If you are a British expat letting out a home while living overseas, you could be in for a nasty tax shock.
HM Revenue & Customs is warning landlords collecting rent from buy to lets or shared houses in multiple occupation (HMO) that they should declare any rental profits or capital gains on selling a property.
To make the process easier, HMRC is offering landlords the chance to join the Let Property Campaign to bring their financial affairs up-to-date if they have neglected to file tax returns in the past.
Am I a non-resident landlord?
You can find out by answering some simple questions:
- Have you rented out or currently rent out property in the UK?
- Is the property residential, ie a house, flat, HMO, or a permanently sited caravan or houseboat rented out on an assured tenancy agreement?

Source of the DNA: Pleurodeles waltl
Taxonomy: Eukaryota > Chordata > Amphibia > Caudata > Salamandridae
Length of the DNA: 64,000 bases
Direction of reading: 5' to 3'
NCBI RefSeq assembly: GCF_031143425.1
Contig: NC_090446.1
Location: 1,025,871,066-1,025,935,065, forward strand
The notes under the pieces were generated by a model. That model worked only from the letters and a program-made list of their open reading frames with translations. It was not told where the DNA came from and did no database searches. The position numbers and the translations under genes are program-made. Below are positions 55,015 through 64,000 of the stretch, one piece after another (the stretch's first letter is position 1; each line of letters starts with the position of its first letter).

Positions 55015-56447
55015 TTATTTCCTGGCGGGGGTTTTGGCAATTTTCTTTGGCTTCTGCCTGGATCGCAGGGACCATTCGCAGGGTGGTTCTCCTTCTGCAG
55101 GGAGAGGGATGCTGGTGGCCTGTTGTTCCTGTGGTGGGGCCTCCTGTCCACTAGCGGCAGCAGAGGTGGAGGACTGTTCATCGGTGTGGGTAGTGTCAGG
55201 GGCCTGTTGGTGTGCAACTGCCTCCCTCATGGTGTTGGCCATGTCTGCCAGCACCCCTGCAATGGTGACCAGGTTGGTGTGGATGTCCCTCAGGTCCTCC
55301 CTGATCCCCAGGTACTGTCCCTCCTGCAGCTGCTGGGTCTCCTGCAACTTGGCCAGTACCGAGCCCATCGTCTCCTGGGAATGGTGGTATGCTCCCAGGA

- Do you live outside the UK for more than six months at a time?
If the answer to these is ‘yes’, then you are probably a non-resident landlord.
Why should I declare my rental profits or gains?
HMRC promises the best settlement terms to landlords taking part in the Let Property Campaign.
Not taking part means risking higher penalties if HMRC finds out an expat has let a property without declaring the income.
Penalties for landlords dealing with undeclared profits or gains outside the Let Property Campaign have a 100% surcharge, so expats could pay twice as much tax as they owe.
How will HMRC find out I am a landlord?
If you have a mortgage, employ a letting agent, advertise the property for rent online or have tenants with benefits, then HMRC probably already knows you are a landlord and has you on a list of potential tax avoiders.
This information is collected from lenders, letting agents, local councils and online property portals by default.
I’ve spent the tax and can’t afford to come forward
Unfortunately, that is not an excuse for not paying any tax that you may owe.
However, HMRC pledges to come to an agreement for paying tax from previous year, so long as the offer is reasonable and the payments are maintained.